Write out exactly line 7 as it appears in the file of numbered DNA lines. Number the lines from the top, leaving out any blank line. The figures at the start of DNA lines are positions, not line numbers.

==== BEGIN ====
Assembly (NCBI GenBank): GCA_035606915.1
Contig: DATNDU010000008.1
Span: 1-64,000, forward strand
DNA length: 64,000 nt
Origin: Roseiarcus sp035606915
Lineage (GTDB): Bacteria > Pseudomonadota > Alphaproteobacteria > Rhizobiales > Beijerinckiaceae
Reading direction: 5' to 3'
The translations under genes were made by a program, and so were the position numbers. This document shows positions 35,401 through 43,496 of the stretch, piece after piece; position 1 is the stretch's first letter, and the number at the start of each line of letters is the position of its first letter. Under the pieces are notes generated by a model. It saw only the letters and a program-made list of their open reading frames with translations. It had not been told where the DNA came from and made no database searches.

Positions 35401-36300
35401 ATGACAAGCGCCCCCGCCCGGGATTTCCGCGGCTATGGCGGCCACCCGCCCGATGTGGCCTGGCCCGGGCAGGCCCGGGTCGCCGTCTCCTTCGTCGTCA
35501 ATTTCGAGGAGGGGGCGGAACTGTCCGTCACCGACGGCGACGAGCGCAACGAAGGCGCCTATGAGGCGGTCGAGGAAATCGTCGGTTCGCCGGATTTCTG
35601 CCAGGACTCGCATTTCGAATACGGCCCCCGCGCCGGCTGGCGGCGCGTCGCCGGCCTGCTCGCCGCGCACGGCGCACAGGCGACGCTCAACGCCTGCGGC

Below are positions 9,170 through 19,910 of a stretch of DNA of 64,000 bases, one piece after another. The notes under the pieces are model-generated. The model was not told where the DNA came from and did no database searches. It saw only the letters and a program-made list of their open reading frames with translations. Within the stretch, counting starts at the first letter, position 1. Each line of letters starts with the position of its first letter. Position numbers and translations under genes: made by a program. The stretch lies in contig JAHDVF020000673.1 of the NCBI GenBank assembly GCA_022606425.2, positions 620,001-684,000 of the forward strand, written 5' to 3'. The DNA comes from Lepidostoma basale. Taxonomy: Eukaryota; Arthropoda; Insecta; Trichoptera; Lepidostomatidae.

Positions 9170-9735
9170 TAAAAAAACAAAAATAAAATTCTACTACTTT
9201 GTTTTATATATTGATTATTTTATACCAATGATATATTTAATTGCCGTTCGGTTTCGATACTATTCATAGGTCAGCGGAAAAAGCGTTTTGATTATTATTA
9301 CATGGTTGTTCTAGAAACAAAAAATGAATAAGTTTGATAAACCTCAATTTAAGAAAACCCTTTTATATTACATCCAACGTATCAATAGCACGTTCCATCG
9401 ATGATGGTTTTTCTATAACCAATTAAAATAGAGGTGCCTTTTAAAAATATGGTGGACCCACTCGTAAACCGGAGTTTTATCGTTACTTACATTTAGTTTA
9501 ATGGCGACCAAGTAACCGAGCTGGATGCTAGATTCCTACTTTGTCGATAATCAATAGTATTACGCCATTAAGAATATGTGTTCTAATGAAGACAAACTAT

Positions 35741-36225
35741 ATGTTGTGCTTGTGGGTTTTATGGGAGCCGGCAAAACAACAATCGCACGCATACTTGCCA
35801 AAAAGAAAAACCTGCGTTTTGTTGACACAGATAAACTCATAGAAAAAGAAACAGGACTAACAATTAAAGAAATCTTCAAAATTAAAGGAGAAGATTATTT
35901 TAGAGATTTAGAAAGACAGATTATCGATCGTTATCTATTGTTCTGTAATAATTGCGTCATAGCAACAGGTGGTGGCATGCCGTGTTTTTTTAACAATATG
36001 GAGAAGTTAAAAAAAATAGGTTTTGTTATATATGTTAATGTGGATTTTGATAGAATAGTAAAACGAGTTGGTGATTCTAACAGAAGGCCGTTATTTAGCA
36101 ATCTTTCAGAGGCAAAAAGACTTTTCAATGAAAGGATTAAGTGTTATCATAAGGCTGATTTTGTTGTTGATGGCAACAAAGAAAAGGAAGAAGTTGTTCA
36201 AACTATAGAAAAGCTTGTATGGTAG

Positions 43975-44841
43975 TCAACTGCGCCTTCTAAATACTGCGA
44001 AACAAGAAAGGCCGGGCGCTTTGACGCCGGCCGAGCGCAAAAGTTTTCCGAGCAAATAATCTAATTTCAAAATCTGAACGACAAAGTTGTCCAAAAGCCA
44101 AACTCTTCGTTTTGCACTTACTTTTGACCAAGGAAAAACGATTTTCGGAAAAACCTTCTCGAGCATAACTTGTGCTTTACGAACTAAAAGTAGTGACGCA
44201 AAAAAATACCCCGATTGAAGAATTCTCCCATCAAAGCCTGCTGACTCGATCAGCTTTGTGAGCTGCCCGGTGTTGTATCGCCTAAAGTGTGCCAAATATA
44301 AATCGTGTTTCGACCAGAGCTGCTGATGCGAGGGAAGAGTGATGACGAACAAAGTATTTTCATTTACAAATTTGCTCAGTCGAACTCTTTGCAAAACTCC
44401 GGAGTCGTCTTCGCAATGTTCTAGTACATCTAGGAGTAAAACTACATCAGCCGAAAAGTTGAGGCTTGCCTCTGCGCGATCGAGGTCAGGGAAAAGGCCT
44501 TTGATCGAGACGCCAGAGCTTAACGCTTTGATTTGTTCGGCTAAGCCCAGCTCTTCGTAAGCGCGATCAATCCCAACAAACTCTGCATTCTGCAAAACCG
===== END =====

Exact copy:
Reading direction: 5' to 3'